While Apple Waits, PayPal Uses Acquisitions To Expand Its Mobile Payment Features

While Apple Waits, PayPal Uses Acquisitions To Expand Its Mobile Payment Features

With PayPal’s acquisition of card.io mobile credit/debit payments could become as easy as snapping a photo.

While Apple’s taking a wait and see approach to the nascent mobile payments and digital wallet industries, PayPal seems ready to launch an all-out offensive. In addition to its existing assortment of mobile, local, and online payment systems, PayPal announced this week that it is acquiring startup card.io.

card.io currently works with a range of iOS and Android developers to help them integrate mobile credit/debit card payment capabilities into their apps without the need of additional hardware like Square’s card reader or PayPal’s Here card reader. Instead, card.io’s partners use the built-in camera of an iPhone (or other iOS or Android device) to snap a photo of a credit card. The card number and related information is extracted and passed to a payment processor to complete the transaction (manual keying in a card number is also supported as a backup).

The approach works very much like the feature in PayPal’s iPhone app that allows you to deposit checks directly into your PayPal account by snapping photos of the front and back of an endorsed check.

Although card.io developed the technology to facilitate transactions, it has focused more on providing an SDK that other companies can use to build camera-based transactions into their new or existing apps more than on developing a direct-to-consumer product.

The technology is a natural extension of PayPal’s existing range of services – most notably the PayPal Here system, which uses a reader to accept credit/debit card transactions in the same manner as Square’s card reader, and its new PayPal Local feature that lets users buy items from local businesses using their PayPal account and pick them up in person.

It seems likely that PayPal will focus on using card.io’s technology to replace its own card reader hardware. The company may also plan on expanding the base of customers that card.io has already built.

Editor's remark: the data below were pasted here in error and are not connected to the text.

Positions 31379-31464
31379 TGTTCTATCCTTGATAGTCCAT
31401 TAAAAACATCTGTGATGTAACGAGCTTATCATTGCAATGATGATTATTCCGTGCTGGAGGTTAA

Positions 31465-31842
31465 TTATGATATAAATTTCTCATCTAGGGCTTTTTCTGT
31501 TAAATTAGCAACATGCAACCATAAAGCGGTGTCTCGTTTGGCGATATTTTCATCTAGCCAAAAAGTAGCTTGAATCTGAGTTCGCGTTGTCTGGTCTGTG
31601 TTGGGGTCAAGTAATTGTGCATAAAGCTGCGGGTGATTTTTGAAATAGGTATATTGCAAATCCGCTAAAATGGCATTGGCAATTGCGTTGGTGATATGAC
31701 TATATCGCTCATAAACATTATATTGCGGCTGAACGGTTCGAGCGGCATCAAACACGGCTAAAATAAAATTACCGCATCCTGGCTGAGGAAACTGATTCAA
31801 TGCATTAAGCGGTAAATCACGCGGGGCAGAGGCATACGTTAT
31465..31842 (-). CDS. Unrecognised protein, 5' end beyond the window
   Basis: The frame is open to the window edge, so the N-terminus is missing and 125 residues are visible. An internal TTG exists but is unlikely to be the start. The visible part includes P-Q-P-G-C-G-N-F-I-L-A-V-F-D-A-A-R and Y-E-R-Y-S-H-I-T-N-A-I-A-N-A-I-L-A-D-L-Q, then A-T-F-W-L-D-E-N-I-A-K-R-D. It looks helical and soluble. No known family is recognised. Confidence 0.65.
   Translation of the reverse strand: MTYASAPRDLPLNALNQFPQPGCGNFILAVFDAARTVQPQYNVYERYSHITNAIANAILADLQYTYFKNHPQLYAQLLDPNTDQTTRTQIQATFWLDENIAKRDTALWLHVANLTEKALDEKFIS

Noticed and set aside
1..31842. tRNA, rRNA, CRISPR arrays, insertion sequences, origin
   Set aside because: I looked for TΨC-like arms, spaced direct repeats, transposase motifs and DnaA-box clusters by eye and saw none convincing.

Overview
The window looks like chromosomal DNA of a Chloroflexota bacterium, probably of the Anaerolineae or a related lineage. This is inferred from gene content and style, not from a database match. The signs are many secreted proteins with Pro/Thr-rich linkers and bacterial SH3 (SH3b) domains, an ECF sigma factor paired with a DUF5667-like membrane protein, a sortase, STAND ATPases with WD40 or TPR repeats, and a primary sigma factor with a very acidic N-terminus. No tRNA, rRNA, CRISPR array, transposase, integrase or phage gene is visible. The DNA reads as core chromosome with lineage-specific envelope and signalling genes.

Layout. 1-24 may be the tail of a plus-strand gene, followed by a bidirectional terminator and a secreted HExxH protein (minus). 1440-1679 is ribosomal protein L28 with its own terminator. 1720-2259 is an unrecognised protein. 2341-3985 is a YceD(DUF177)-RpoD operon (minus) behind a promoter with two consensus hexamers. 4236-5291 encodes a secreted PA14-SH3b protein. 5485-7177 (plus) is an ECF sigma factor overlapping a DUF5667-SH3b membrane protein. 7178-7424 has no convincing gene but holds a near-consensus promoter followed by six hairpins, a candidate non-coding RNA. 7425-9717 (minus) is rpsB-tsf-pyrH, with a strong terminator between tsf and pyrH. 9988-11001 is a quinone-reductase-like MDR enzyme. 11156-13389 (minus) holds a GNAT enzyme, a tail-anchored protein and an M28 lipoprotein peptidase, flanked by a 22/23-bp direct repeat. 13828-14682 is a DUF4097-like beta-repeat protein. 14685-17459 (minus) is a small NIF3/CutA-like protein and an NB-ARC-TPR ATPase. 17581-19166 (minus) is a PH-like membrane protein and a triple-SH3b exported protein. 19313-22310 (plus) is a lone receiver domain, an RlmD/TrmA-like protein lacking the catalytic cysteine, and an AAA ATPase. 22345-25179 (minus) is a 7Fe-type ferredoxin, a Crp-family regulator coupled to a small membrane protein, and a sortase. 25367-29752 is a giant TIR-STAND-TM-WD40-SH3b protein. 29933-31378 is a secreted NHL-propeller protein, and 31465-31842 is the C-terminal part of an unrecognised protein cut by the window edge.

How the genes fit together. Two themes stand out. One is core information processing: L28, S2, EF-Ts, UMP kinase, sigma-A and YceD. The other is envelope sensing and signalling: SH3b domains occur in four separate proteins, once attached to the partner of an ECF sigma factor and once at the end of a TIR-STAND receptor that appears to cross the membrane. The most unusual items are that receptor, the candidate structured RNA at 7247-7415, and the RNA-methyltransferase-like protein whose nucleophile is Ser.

PayPal is no stranger to using acquisitions to advance its feature set. Last summer, the company purchased Zong, a company that specialized in carrier billing as a mobile payment mechanism

It’s worth mentioning that PayPal appears to be the leader in mobile payments at this point (with Amazon and Apple neck-and-neck for second place) compared to startups or partnerships built around the NFC-based concept of a digital wallet.

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  • mr_bee

    This is kind of misleading. “card.io” provides a service that doesn’t really have anything to do with NFC or “mobile payments” per se. it’s also clearly a very low security, mickey-mouse kind of thing that Apple wouldn’t touch with a ten foot pole.

    The implication that Apple is somehow “losing out” or that PayPal “stole this one” etc. is not justified at all.

  • davester13

    Paypal. Motto: We will make you wish you never heard of us.

About the author

Ryan FaasRyan Faas is a technology journalist and consultant living in upstate New York who has written extensively about Apple, business and enterprise IT, and the mobile industry. In addition to writing for Cult of Mac, he is a contributor to Computerworld, InformIT, and Peachpit Press. In a previous existence he was a healthcare IT director as well as a systems and network administrator. Follow Ryan on Twitter and Google +

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